Importance of a Will

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A Will is a set of written instructions you provide during your lifetime as to how you want your assets distributed upon your death. Having a valid will, however, will not avoid the necessity of a probate proceeding.

Probate: Upon your death, your Will is recorded with the Probate Court and becomes a public document. Once your Will enters the probate process, your estate is controlled by the Executor named in your will and the Probate Attorneys for the Executor. In other words, your assets can only be distributed amongst your heirs pursuant to you Will, and as the Probate Court determines to be valid. The process may vary from state to state and can become quite expensive due to statutorily required fees for executors and probate attorneys. In Los Angeles, probate is done for those assets which are under the ownership of more than one person; the rest of the assets can be distributed without going through the probate process.

A Will is created for estate planning purposes and has a beneficiary who is responsible for all of your belongings. However, if there is no beneficiary, then the will has to go through the process of probate in the county of which you were a residence, for example, Probate Court in Los Angeles County. This means that particular belongings will be distributed with the rest of the particulars after clearing probate. At that point, it becomes an issue only to be resolved by a probate court; it is no longer an issue that can be resolved amongst family members.

Due to this reason, many people do not believe in having a will. Instead, many people prefer to create a trust to hold all of their assets. The person creating the trust, the €trustor,€ nominates a trustee to manage the trust and its assets. A trust may provide for the trustee to withhold your assets from your beneficiary until he or she reaches a specified age to inherit your assets. This living trust can be more expensive as compared to having a will. However, a trust avoids the involvement of the probate court. For this reason, it is the more attractive preference for some people. You can start with a small affordable plan and later on expand upon it, as necessary.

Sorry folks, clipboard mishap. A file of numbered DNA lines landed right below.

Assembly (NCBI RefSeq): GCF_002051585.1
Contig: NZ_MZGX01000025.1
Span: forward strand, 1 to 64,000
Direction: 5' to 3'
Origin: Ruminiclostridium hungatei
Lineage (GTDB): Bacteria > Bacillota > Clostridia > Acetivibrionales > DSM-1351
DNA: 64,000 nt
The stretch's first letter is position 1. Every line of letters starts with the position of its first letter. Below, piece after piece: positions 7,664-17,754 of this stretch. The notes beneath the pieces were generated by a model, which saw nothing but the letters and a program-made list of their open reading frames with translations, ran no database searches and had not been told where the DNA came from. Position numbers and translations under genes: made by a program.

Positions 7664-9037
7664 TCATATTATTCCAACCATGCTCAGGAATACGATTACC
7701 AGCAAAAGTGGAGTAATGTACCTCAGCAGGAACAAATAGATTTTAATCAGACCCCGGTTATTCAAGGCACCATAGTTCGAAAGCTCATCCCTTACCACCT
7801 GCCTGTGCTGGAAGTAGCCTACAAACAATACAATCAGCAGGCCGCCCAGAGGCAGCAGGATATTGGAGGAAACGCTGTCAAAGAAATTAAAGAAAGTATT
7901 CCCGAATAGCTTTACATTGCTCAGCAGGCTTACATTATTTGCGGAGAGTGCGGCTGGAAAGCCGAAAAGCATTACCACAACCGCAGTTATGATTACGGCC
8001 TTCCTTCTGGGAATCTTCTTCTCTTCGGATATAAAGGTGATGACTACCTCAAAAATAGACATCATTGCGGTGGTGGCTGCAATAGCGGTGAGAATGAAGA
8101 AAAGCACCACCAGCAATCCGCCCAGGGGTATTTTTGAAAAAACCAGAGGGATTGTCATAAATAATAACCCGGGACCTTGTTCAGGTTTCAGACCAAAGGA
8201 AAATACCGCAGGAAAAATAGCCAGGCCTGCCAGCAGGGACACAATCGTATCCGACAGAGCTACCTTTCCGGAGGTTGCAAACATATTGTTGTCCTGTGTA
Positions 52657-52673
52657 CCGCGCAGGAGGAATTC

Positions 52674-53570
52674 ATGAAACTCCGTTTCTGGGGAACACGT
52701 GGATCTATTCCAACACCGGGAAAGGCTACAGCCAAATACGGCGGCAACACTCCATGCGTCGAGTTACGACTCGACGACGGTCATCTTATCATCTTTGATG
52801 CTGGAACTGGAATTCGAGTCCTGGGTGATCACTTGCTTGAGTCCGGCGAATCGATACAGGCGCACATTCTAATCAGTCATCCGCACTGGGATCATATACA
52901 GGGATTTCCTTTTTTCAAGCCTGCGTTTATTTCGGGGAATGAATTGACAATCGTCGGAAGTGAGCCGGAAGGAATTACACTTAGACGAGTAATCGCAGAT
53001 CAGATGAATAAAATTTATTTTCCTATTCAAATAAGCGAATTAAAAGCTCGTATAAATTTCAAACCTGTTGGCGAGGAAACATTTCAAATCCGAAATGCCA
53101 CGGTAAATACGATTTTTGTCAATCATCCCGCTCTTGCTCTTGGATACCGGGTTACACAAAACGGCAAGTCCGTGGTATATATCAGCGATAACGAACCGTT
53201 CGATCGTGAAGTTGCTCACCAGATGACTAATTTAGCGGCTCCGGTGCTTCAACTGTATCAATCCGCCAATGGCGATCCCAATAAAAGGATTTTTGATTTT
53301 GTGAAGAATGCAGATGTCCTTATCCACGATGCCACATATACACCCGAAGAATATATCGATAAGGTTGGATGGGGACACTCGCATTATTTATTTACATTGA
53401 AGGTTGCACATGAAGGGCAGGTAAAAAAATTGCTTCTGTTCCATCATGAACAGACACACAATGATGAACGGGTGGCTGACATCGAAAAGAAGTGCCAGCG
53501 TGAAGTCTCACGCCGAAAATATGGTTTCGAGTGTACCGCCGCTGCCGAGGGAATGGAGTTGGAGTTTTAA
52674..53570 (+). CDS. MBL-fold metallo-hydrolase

Frequently, your family does not, or will not at the time of your death, know where your records are kept with regard to your real property, bank and security accounts, ownership and title documents, insurance policies, etc. Further, it becomes very difficult to find such records after something happens to you. This is where estate planning becomes very beneficial. Estate planning helps you organize and maintain records of all your assets, including locating the required documents and even making corrections, if necessary. Along with this, estate planning attorneys will assist you in filing your taxes and also in reducing your tax liability. However, you must name a proper beneficiary, and a wrong designation or mistake on title could led to heavy tax consequences. If your family has to correct those types of errors, it could cause them to pay much more money to an attorney. That is why estate planning attorneys cross-check designations and titles to assets prior to designating a beneficiary to receive them.
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